How To Find A Lost Retirement Account
A national database to find forgotten 401s and pensions could be on the way, but savers should take action now to locate any missing retirement accounts.
- Living in Retirement
At a time when many Americans are worried that they wont have enough money to retire comfortably, thousands have lost track of billions of dollars in savings.
There are more than 24 million forgotten 401 accounts containing some $1.35 trillion in assets, according to a report from Capitalize, which helps workers roll over their retirement plans when they change jobs. Companies are also holding on to billions in unpaid pension payments earned by former employees.
The problem is so widespread that Congress is considering legislation to address it. SECURE Act 2.0, which includes a wide range of benefits and protections for retirement savers, would create a national online lost-and-found database to help people track down these orphaned plans.
Brian Stivers, owner of Stivers Financial Services, in Knoxville, Tenn., says he typically meets one to two new clients a month who are in this situation. Most of the time, theyve changed jobs and forgotten about an old plan, usually because it had a small balance. Retirement plans are also misplaced when one spouse dies and the survivor is unaware of accounts with his or her former employers.
Finding A 401 From A Previous Employer
The easiest way to find a lost 401 is to contact your previous employers human resources department. They are most likely to have the balance and other details of your 401 account. They can also help you with documentation if you are looking to transfer your existing balance to a new 401 account. If an external agency is managing the plan, you can get the agencys contact information from them.
While contacting your old employer, be sure to provide them with necessary details such as your complete name, Social Security number , and the exact period for which you worked for them.
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What If You Are The Beneficiary Of A 401 Plan
If you are the beneficiary of a 401 plan, youll have a little bit different set of rules that apply to taking money out of the 401 plan. Your choices will depend on whether you were the spouse or non-spouse of the 401 plan participant and whether the 401 plan participant had reached age 70 1/2the age for required minimum distributions .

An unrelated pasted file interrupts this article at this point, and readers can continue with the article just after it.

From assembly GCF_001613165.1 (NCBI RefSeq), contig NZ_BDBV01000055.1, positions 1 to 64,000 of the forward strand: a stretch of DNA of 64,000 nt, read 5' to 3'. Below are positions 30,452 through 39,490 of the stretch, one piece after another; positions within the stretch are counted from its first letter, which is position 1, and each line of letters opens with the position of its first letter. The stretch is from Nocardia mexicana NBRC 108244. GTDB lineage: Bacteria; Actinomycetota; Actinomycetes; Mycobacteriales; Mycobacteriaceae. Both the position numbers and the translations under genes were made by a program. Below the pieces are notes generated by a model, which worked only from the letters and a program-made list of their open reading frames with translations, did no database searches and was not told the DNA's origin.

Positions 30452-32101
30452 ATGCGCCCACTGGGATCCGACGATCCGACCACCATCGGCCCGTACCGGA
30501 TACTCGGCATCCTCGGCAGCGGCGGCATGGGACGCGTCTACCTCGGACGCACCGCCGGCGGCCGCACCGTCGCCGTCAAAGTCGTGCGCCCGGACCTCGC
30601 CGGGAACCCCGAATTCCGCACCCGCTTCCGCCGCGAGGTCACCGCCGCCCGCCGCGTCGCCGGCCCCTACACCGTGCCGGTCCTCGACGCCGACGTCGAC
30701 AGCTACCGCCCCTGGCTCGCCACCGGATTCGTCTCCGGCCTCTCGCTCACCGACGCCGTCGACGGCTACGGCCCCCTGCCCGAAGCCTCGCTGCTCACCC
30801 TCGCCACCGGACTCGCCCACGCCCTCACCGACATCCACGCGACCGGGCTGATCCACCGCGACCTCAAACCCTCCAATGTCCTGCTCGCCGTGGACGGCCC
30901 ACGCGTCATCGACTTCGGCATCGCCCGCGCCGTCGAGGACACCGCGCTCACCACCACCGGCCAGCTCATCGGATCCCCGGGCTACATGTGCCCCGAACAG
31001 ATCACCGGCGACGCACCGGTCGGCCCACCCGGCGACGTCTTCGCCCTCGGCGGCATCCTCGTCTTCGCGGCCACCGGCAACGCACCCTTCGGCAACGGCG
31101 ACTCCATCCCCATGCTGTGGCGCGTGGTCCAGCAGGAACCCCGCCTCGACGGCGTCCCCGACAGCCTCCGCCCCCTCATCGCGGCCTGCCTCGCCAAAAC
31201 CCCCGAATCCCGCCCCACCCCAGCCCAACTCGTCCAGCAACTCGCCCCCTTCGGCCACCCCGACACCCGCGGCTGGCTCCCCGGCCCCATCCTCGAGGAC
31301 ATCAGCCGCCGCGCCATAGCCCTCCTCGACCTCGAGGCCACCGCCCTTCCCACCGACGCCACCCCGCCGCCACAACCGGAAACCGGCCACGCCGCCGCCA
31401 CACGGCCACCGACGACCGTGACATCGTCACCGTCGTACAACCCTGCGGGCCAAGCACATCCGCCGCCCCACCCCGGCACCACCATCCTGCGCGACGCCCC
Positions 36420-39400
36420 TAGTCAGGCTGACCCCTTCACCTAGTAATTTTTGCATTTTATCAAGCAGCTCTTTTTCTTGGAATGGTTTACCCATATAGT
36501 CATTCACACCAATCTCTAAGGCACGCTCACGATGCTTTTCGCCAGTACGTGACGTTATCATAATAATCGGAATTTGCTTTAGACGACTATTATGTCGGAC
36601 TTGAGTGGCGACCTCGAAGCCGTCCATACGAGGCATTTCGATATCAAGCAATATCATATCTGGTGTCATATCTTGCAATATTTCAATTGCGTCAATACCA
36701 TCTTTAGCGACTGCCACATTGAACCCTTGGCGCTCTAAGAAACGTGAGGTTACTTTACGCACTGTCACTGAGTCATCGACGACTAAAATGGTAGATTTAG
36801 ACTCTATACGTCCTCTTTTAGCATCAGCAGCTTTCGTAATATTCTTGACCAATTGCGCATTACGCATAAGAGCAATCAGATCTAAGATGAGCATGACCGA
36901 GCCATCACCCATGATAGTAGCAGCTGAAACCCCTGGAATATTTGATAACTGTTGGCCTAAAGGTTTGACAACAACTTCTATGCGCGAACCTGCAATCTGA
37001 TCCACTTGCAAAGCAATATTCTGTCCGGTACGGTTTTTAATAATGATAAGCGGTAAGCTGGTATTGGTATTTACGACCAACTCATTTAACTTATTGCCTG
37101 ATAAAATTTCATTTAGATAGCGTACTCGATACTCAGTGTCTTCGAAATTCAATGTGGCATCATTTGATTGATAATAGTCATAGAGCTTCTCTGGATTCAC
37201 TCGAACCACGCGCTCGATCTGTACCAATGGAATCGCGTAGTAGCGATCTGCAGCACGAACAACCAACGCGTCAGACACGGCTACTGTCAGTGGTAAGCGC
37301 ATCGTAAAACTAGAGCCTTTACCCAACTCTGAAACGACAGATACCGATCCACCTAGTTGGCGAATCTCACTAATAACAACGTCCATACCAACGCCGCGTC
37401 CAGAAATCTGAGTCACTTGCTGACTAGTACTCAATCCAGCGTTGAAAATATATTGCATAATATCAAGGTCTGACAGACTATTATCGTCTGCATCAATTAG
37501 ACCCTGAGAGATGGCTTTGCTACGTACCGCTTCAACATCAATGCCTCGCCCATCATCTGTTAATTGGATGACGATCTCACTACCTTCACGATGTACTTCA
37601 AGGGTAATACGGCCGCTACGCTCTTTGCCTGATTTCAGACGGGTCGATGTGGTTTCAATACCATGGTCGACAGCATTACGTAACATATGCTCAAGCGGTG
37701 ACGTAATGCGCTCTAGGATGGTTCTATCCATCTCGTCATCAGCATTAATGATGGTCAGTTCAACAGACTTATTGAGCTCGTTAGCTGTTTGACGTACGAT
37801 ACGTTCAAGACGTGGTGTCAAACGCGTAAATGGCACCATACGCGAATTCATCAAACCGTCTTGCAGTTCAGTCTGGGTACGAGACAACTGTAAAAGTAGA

If you or your spouse turned 70 1/2 before Jan. 1, 2020, the age for RMDs is still 70 1/2. If you or your spouse turned 70 1/2 on or after Jan. 1, 2020, the age for RMDs is 72.
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Found It Do The 401 Rollover
Once youve found your 401, what do you do with it?
The single best thing you can do to not lose your retirement account is to roll it over to your new employers 401 plan, Pitman says. Then your savings old and new will be in one place.
But a 401 might come with limited investment options or higher fees. To avoid these, you might consider rolling the cash to a traditional or Roth IRA. A traditional IRA would keep your money tax-deferred a Roth IRA would require you to pay taxes on the rolled-over amount, but with no taxes taken out when you withdraw it in retirement.
And the next time you switch jobs, dont forget to pack your 401 with you. Its your money the longer you wait between jobs, the more difficult and murky it becomes finding it, Preovolos says.
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Bankrate follows a strict editorial policy, so you can trust that were putting your interests first. All of our content is authored by highly qualified professionals and edited by subject matter experts, who ensure everything we publish is objective, accurate and trustworthy.
Our reporters and editors focus on the points consumers care about most how to save for retirement, understanding the types of accounts, how to choose investments and more so you can feel confident when planning for your future.
Plan For Your Retirement Over Your Career
Remember that retirement planning is not a singular event, but rather something you do over the course of your career.